As the law stands now, homeowners can claim as an itemized deduction interest paid on mortgages valued up to $1 million used to acquire or improve a first and/or second home. The plan maintains the current cap for existing homeowners, but cuts it to $500,000 for homes purchased in the future. (The bill would also limit the mortgage interest deduction to one principal home, ending any deductions for vacation homes.)
Another change is to the provision that allows homeowners to exclude from their taxable income up to $250,000 in capital gains ($500,000 for married taxpayers) from a sale of their primary residence. Under the plan, to qualify for this break, homeowners must have owned and lived in the home for at least five of the last eight years. Currently the rule is two of the last five. Taxpayer use of the exclusion would also be limited to one sale every five years, rather than one every two. In addition, under the house bill, you begin to lose the gains exemption if adjusted gross income (in a look-back period) exceeded $500,000 if married or $250,000 if single.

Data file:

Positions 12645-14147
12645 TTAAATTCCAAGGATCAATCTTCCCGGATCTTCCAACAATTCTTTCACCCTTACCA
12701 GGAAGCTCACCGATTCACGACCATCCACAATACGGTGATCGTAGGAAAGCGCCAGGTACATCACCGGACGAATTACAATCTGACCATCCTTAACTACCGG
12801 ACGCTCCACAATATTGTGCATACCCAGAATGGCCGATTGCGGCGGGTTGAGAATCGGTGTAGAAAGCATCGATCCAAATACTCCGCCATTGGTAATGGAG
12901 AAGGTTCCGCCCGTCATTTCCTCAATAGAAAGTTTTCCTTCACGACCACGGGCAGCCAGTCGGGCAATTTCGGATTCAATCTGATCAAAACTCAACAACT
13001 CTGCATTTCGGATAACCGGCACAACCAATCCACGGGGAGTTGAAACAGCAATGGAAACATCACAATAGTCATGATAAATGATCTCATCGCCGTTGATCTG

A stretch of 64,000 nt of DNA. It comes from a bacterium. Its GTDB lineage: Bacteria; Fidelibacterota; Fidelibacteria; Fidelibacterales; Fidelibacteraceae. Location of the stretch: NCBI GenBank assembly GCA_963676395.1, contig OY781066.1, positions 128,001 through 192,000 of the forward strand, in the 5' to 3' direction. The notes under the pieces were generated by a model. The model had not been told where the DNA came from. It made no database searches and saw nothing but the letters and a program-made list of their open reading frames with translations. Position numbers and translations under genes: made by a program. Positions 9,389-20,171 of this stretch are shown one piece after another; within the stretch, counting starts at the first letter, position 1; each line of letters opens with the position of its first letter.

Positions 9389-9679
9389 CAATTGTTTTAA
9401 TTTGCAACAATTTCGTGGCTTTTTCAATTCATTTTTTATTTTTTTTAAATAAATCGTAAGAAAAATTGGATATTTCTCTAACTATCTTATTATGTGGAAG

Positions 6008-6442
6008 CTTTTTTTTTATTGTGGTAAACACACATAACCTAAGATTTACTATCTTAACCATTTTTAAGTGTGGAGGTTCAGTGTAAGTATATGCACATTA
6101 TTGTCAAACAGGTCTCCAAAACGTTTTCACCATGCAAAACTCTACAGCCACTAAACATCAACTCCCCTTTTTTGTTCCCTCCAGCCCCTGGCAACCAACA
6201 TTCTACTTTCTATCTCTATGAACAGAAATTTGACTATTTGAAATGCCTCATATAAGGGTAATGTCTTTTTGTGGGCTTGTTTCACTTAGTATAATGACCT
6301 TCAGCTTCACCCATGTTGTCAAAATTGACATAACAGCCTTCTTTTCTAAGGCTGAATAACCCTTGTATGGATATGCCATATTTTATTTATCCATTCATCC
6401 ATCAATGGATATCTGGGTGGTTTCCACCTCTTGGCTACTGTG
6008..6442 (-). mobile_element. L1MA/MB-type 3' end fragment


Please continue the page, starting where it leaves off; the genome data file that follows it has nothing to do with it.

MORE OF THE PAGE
The third change is the proposal to cap the deduction for property tax on a home at $10,000. Currently all state and local taxes are deductible from ordinary income.
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